MOUNT JOY, Pa. — Coming with first-hand reports of the huge earthquake in Mexico City and Syrian refugees in Turkey — more than 60 international mission leaders from Africa, Asia, Europe, and the Americas gathered at Mount Joy Mennonite Church September 19-22, celebrating the 20th anniversary of the International Missions Association (IMA).
Eastern Mennonite Missions, who helped found the IMA in 1997 along with Amor Viviente of Honduras, Meserete Kristos of Ethiopia, and PIPKA of Indonesia, hosted the gathering.
“I pray the Holy Spirit helps us tend these relationships,” Keith Weaver, moderator of Lancaster Mennonite Conference (LMC), said in the opening rally. “We want to increase the pool of discernment.”
Tan Kok Beng, a Mennonite pastor from Singapore and president of Asia Pacific Mission, a member of IMA, said, “The Holy Spirit is the drum beat of our lives.”
Coming from a devout Buddhist background, Kok Beng was disowned by his family when he started following the drum beat of God. Now after 57 years in a ministry of church planting and training mission trainers, he lives by the motto, “'Hear God and walk by faith.' We will not be able to walk by faith if we don't hear God's word," he said.
Kok Beng reported that since 1993 the graduates of Bethany International University in Singapore where he works have established more than 800 mission training schools all over the world. “I have no problem with money because I don’t have any,” he quipped, adding, “If the boss sends you, he takes care of everything.”
After a day of learning to know one another through international storytelling, worship, and prayer, IMA participants gathered with leaders of LMC for what Lloyd Hoover, bishop and LMC staff member called “an historic meeting,” September 21.
“You have brought Kingdom seed, and we look forward to you depositing it here among us,” Hoover said, before leading the group of leaders in a meditation on I Corinthians 2.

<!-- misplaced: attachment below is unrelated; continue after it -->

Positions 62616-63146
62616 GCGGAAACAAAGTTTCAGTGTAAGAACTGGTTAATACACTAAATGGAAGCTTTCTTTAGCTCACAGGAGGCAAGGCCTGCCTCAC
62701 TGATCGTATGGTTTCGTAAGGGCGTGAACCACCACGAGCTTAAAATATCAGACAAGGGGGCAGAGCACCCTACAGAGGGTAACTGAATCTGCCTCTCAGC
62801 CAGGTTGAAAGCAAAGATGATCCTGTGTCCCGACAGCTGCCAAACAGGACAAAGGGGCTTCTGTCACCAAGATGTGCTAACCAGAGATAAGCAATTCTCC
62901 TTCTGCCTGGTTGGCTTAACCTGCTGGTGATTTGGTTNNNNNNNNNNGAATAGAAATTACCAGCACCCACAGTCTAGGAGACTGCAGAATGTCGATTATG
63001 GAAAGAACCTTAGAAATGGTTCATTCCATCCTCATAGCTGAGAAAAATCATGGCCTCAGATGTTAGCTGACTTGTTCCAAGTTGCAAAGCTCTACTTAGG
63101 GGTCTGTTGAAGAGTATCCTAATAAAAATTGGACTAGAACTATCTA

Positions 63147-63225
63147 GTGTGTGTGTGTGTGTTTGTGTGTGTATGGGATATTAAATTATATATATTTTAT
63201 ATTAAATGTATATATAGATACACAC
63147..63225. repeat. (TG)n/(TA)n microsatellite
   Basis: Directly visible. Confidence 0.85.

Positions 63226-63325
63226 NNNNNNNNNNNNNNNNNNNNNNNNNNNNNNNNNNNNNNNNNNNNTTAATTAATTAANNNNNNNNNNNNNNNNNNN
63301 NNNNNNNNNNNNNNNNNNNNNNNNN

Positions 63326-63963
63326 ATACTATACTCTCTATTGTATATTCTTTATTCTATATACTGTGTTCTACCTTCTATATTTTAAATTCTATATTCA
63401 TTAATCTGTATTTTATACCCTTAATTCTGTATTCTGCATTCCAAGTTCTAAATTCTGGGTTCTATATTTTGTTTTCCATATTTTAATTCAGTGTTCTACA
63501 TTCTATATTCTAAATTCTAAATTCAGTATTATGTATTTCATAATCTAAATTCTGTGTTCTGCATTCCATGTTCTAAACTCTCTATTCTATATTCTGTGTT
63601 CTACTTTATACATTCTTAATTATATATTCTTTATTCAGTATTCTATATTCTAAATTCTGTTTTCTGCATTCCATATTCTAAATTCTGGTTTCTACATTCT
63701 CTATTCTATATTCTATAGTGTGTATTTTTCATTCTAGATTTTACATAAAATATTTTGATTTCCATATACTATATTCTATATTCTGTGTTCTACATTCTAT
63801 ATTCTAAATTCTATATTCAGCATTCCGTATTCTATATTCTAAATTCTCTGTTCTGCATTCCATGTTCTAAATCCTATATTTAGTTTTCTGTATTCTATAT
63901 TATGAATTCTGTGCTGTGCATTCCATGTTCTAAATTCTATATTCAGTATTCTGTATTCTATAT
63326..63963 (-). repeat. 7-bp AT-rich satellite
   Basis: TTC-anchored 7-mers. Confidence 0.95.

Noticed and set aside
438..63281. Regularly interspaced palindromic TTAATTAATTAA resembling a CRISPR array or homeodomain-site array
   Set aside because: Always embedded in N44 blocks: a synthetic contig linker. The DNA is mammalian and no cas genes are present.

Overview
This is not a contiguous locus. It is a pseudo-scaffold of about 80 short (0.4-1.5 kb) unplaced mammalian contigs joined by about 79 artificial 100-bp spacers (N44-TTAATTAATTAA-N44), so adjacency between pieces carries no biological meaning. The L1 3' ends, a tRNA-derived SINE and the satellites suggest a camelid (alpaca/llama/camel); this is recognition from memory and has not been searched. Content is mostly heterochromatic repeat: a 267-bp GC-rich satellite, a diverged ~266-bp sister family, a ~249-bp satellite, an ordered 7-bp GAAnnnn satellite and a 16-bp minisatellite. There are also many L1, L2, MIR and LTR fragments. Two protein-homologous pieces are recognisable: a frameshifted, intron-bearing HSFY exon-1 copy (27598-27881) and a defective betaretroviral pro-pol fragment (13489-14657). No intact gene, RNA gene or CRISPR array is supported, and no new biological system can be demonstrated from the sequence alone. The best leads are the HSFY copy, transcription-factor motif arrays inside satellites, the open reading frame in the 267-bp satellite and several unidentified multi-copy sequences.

“There is so much more for the church, for the nations,” Hoover said, urging the group to “create space for God. We’ve become entangled in affiliation and structure questions. The Living Christ will not be recognized if not given space. Let’s posture ourselves for renewal.”
IMA participants and LMC leaders clustered in table groups to share challenges and opportunities with one another.
“While the rest of the world is ‘saber rattling’ and an unprecedented number of refugees are on the move, it’s beautiful to see people coming together here in another kind of a gathering,” said David Shenk, a global consultant with EMM.
Three afternoon workshops led by North American, African, and Asian leaders were “Plurality versus Particularity,” “Engaging the Younger Generation,” and “Biblical Responses to Immigration and Migration.”
In its final day — one devoted to prayer and fasting — participants shared and prayed for personal as well as regional needs: genocide of the Rohingya people, growing pressures on churches in India and Turkey, threats related to North and South Korea, natural disasters, drug trafficking and addictions, a contested election in Kenya, and the imprisonment of an Indonesian politician.
In his closing address, IMA president Yesaya Abdi said, “I’ve learned so much through the IMA. I never realized it would grow to become the rich international fellowship it has.” Then he reminisced about the myriads of ways participants from the 23 member organizations and other guests have shared lives, ministries, stories, and resources with one another.
“Don’t be a well. Be a river!” Abdi quoted his mother as he urged the group to flow into the world energized by the Holy Spirit of Jesus — a stream of living water.
"But when God has not spoken, we have to wait," he cautioned, quoting Kennedy Mbatia from Global Outreach Missions in Kenya.
Throughout the week Keith Weaver reflected with the group on statistics coming from the West – “The more education we have, the less sure we are of the uniqueness of Christ, the fewer children we have. Spiritually and physically. The more money we have, the less we give.”
“Thanks for walking among us this week. We need you,” Weaver said. In closing, he also introduced Tom Eshleman, pastor of Groffdale Mennonite Church, who has been appointed to serve as an LMC liaison with international partners.
“I’m experiencing renewal this week,” Eshleman said. “I will not be the same pastor I’ve been since spending this time with you who are running hard after God.”